Intersection, the company behind the free gigabit-speed Wi-Fi hot spots that have popped up around New York City over the last few years, has launched a new network of the kiosks in London. The network is called InLinkUK, and the kiosks are called InLinks. (In New York, the service is called LinkNYC.) Intersection is working with telecom provider BT and outdoor advertising company Primesight to replace over 1,000 pay phones in major UK cities with InLink kiosks starting today.
Some of the InLink kiosks will replace London’s iconic phone boxes, but InLinkUK says the “majority of the red phone boxes will remain to preserve this iconically British part of the streetscape.” A map of active — and pending — hot spots can be found here.
The “majority of the red phone boxes will remain to preserve this iconically British part of the streetscape,” InLinkUK says
Like their Stateside counterparts, the kiosks will be more than just a Wi-Fi hot spot. Each one has a touchscreen tablet for access to maps and other city services, and they can also be used to make phone calls. There are USB ports for on-the-go charging emergencies, and for real trouble there’s a dedicated 999 button (the UK’s version of 911). They also won’t allow web browsing, after the controversy caused by that feature in New York City. The big displays on either side will be used for advertising, but they’ll also relay information about weather and status updates for the Tube, London’s underground rail service.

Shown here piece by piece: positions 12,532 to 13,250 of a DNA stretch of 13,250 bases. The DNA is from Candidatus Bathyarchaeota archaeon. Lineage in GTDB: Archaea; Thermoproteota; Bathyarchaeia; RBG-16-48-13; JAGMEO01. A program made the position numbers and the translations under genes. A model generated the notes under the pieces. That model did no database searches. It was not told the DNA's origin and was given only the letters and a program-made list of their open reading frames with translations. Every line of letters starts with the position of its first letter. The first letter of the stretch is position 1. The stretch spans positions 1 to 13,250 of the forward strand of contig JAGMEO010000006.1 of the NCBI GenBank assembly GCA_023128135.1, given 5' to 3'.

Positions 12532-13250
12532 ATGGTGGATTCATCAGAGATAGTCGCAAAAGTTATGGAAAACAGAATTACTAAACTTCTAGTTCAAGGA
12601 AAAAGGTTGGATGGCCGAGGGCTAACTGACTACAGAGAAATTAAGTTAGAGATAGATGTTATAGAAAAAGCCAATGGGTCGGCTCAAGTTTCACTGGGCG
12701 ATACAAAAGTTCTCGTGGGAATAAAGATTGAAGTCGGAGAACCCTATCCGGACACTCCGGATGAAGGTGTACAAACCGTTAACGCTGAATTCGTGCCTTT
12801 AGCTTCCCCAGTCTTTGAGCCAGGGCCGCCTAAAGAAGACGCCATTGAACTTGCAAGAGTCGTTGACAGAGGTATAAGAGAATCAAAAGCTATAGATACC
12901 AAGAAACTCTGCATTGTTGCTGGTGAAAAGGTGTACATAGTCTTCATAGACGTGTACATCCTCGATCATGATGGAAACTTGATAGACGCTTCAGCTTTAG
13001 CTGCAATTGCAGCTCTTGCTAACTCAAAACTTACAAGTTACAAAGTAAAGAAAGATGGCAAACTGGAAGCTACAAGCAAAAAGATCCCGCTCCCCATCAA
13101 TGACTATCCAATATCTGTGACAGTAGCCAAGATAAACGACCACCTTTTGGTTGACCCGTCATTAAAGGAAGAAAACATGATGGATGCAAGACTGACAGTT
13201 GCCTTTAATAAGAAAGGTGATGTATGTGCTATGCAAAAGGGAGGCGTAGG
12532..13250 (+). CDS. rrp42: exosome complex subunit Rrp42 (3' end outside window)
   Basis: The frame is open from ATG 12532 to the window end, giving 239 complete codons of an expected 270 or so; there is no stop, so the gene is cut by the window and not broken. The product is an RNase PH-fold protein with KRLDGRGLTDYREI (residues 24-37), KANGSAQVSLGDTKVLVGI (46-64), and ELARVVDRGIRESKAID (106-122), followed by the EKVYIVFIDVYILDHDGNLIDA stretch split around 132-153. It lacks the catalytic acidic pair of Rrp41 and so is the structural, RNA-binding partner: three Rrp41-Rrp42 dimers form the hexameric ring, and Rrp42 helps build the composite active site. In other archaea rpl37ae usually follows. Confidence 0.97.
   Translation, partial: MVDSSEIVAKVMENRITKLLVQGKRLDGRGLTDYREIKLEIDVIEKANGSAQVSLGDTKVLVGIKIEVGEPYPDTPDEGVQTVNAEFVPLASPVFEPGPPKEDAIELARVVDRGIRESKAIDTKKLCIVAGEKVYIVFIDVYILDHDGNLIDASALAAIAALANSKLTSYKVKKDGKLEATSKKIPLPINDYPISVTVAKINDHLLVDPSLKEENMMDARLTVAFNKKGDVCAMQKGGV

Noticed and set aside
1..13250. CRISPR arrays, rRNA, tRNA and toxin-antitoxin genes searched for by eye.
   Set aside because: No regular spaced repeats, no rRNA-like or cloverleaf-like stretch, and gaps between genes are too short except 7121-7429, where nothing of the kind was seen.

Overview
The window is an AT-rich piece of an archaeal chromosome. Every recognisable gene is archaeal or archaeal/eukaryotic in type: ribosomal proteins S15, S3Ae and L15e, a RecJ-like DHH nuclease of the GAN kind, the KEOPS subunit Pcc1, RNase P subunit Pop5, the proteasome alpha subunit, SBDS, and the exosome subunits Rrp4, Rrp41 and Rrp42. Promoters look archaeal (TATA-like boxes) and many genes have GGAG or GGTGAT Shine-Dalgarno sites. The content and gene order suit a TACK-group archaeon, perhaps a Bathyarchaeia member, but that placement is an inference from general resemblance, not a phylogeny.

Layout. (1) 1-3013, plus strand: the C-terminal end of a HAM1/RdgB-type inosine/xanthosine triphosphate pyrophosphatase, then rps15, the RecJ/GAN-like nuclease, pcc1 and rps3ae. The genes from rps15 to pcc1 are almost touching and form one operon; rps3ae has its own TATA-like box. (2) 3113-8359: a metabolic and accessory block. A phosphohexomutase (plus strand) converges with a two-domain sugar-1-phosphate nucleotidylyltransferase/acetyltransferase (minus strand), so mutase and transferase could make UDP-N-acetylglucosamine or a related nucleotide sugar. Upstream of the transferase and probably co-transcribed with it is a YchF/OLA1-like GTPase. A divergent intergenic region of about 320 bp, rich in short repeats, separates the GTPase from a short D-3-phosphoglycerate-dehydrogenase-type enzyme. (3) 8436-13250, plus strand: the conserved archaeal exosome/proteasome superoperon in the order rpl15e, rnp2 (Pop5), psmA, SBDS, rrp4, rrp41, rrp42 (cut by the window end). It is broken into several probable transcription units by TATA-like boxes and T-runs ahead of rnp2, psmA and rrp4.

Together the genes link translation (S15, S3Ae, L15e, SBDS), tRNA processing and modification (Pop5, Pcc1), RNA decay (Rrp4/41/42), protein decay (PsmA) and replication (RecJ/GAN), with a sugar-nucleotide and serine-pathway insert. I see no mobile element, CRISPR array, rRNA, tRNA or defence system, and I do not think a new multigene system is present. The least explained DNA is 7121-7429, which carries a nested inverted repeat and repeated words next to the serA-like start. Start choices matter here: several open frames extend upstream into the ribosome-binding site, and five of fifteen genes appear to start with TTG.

Unlike the LinkNYC kiosks, though, the InLinkUK versions will track the websites you visit on your personal device when you use the Wi-Fi, and it will store that browsing history. This is something all Internet Service Providers (and, therefore, Wi-Fi hot spot operators) are obliged to do in the UK, thanks to the Investigatory Powers Act of 2016, a sweeping piece of legislation that requires ISPs to keep a record of every website that a citizen visits for up to a year. The act was roundly criticized by major US-based tech companies like Facebook and Apple when it was still a bill, but it was made law regardless in late 2016.
London has other free Wi-Fi services, like The Cloud, a network of more than 20,000 hot spots powered by Sky. But InLinkUK is promising fewer restrictions on browsing, as well as much faster speeds. How close your device will get to sending and receiving data at that speed will depend largely on factors like how many users are on a particular hot spot, or your device’s performance itself. InLinkUK says that “rarely will an individual device be able to access a full gigabit, but by providing a gigabit network we are ensuring the best possible performance for all clients.”